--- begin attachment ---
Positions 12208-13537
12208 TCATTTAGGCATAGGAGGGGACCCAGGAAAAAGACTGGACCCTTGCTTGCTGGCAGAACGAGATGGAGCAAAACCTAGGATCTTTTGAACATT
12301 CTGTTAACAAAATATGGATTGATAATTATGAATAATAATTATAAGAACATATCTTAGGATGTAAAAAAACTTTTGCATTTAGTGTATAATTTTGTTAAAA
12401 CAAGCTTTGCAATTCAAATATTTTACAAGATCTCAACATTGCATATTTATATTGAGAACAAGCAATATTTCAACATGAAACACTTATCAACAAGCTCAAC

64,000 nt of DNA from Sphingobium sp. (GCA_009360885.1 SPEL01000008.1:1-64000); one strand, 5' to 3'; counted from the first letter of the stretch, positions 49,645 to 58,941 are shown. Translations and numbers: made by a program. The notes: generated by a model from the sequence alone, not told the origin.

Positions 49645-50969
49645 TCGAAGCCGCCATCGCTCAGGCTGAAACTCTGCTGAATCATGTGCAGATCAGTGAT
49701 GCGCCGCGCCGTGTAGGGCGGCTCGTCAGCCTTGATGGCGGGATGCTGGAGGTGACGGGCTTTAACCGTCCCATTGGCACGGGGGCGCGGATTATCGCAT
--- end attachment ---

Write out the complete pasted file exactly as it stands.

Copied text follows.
Positions 12208-13537
12208 TCATTTAGGCATAGGAGGGGACCCAGGAAAAAGACTGGACCCTTGCTTGCTGGCAGAACGAGATGGAGCAAAACCTAGGATCTTTTGAACATT
12301 CTGTTAACAAAATATGGATTGATAATTATGAATAATAATTATAAGAACATATCTTAGGATGTAAAAAAACTTTTGCATTTAGTGTATAATTTTGTTAAAA
12401 CAAGCTTTGCAATTCAAATATTTTACAAGATCTCAACATTGCATATTTATATTGAGAACAAGCAATATTTCAACATGAAACACTTATCAACAAGCTCAAC

64,000 nt of DNA from Sphingobium sp. (GCA_009360885.1 SPEL01000008.1:1-64000); one strand, 5' to 3'; counted from the first letter of the stretch, positions 49,645 to 58,941 are shown. Translations and numbers: made by a program. The notes: generated by a model from the sequence alone, not told the origin.

Positions 49645-50969
49645 TCGAAGCCGCCATCGCTCAGGCTGAAACTCTGCTGAATCATGTGCAGATCAGTGAT
49701 GCGCCGCGCCGTGTAGGGCGGCTCGTCAGCCTTGATGGCGGGATGCTGGAGGTGACGGGCTTTAACCGTCCCATTGGCACGGGGGCGCGGATTATCGCAT